N2 - A novel method is reported for quantifying protein adsorption to naked silica tubings and for assessing the efficacy of polymers added to the background electrolyte as dynamic wall modifiers. It consisted of flushing a fluorescently-labelled protein (myoglobin) into a capillary equilibrated in Tris-acetate buffer, pH 5.0, until full saturation of the potential adsorbing sites. Desorption was then affected by electrophoretically driving sodium dodecyl sulphate micelles into the capillary from the cathodic reservoir: the peak of eluted material is quantified by using a dual laser beam instrument able to read the fluorescein isothiocyanate-derivatized myoglobin at 520 nm and the internal standard (sulphorodamine) at 630 nm. Four polymers have been assessed as potential quenchers of interaction of proteins with the silica wall: hydroxypropylmethylcellulose (HPMC, M(r)=1 000 000), hydroxyethylcellulose (HEC, M(r)=27 000), poly(vinyl alcohol) (PVA, M(r)=49 000) and short-chain poly(dimethylacrylamide) [poly(DMA)] (average M(r) ca. 150 000). HPMC, poly(DMA) and PVA were effective in the 0.005 to 0.02% (w/v) range, whereas HEC was active in the 0.1 to 0.8% concentration range. All polymers, however, except for poly(DMA), exhibited a rather poor performance in suppressing protein interactions with the siliceous surface, and could inhibit adsorption only by, at most, 50% (contrary to oligoamines which can quench such interactions by >90%). It is hypothesized that dynamically adsorbed polymers leave ample regions of the capillary inner surface unmasked, thus allowing strong interactions of proteins with the silica wall. This is also confirmed by the modest reduction of electroendoosmotic flow upon polymer adsorption, as compared with an untreated silica surface. Although poly(DMA) can inhibit protein adsorption by as much as 85%, its hydrophobic nature could in turn provide more adsorption sites for less hydrophilic proteins than myoglobin. Copyright (C) 2000 Elsevier Science B.V.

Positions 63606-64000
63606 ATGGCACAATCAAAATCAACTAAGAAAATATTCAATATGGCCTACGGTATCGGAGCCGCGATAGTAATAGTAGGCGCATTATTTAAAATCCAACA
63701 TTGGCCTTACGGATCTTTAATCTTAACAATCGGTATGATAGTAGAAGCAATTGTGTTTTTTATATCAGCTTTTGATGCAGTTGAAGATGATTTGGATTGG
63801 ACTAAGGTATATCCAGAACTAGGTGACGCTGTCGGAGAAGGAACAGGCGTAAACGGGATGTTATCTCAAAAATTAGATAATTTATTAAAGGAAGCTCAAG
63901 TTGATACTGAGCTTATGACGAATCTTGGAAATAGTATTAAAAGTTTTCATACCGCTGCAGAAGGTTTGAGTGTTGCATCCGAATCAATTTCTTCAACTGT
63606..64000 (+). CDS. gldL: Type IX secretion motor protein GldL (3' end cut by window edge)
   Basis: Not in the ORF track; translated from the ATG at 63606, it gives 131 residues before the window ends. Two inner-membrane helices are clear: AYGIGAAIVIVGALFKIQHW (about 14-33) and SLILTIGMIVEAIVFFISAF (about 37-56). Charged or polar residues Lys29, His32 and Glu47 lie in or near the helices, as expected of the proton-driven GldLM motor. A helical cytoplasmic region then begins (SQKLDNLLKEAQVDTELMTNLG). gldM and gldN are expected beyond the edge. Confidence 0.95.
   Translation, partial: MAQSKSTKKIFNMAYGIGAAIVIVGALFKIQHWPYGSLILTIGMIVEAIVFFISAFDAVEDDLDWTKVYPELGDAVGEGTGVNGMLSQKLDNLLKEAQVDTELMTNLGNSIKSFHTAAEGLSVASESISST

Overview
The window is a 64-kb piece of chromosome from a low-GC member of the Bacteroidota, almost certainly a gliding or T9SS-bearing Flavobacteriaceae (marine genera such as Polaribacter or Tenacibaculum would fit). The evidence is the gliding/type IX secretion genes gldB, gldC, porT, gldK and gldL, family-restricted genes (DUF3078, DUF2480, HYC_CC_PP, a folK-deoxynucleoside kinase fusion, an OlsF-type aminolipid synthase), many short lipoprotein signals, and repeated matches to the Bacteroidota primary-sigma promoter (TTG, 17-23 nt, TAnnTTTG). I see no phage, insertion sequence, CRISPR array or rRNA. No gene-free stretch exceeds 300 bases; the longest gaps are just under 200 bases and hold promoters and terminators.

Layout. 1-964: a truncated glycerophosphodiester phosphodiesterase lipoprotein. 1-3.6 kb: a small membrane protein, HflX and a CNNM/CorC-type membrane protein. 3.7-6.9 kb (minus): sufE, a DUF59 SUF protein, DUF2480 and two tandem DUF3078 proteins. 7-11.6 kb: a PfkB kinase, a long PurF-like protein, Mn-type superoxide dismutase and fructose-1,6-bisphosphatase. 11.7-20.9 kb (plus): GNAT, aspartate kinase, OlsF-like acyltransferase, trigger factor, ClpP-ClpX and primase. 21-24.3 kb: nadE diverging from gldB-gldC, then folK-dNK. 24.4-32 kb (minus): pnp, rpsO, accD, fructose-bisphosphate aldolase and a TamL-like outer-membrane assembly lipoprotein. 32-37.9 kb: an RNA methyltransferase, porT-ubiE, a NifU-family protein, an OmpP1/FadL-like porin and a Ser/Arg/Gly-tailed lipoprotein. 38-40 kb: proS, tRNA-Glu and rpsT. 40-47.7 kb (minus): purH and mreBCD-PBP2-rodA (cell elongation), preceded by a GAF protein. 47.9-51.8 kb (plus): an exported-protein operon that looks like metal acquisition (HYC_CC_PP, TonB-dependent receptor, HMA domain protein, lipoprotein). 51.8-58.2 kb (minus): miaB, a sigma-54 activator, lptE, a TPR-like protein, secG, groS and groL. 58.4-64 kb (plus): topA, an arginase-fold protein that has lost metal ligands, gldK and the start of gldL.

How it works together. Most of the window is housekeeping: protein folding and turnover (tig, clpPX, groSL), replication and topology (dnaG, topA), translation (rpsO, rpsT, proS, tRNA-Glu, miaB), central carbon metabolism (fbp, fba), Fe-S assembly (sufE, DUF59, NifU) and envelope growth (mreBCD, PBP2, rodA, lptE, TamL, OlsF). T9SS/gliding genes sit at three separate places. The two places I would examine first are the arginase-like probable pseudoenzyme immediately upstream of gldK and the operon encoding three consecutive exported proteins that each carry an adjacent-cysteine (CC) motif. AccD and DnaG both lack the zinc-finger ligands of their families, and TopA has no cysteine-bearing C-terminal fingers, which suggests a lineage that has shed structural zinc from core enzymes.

AB - A novel method is reported for quantifying protein adsorption to naked silica tubings and for assessing the efficacy of polymers added to the background electrolyte as dynamic wall modifiers. It consisted of flushing a fluorescently-labelled protein (myoglobin) into a capillary equilibrated in Tris-acetate buffer, pH 5.0, until full saturation of the potential adsorbing sites. Desorption was then affected by electrophoretically driving sodium dodecyl sulphate micelles into the capillary from the cathodic reservoir: the peak of eluted material is quantified by using a dual laser beam instrument able to read the fluorescein isothiocyanate-derivatized myoglobin at 520 nm and the internal standard (sulphorodamine) at 630 nm. Four polymers have been assessed as potential quenchers of interaction of proteins with the silica wall: hydroxypropylmethylcellulose (HPMC, M(r)=1 000 000), hydroxyethylcellulose (HEC, M(r)=27 000), poly(vinyl alcohol) (PVA, M(r)=49 000) and short-chain poly(dimethylacrylamide) [poly(DMA)] (average M(r) ca. 150 000). HPMC, poly(DMA) and PVA were effective in the 0.005 to 0.02% (w/v) range, whereas HEC was active in the 0.1 to 0.8% concentration range. All polymers, however, except for poly(DMA), exhibited a rather poor performance in suppressing protein interactions with the siliceous surface, and could inhibit adsorption only by, at most, 50% (contrary to oligoamines which can quench such interactions by >90%). It is hypothesized that dynamically adsorbed polymers leave ample regions of the capillary inner surface unmasked, thus allowing strong interactions of proteins with the silica wall. This is also confirmed by the modest reduction of electroendoosmotic flow upon polymer adsorption, as compared with an untreated silica surface. Although poly(DMA) can inhibit protein adsorption by as much as 85%, its hydrophobic nature could in turn provide more adsorption sites for less hydrophilic proteins than myoglobin. Copyright (C) 2000 Elsevier Science B.V.

KW - Adsorption

KW - Buffer composition

KW - Capillary columns

KW - Proteins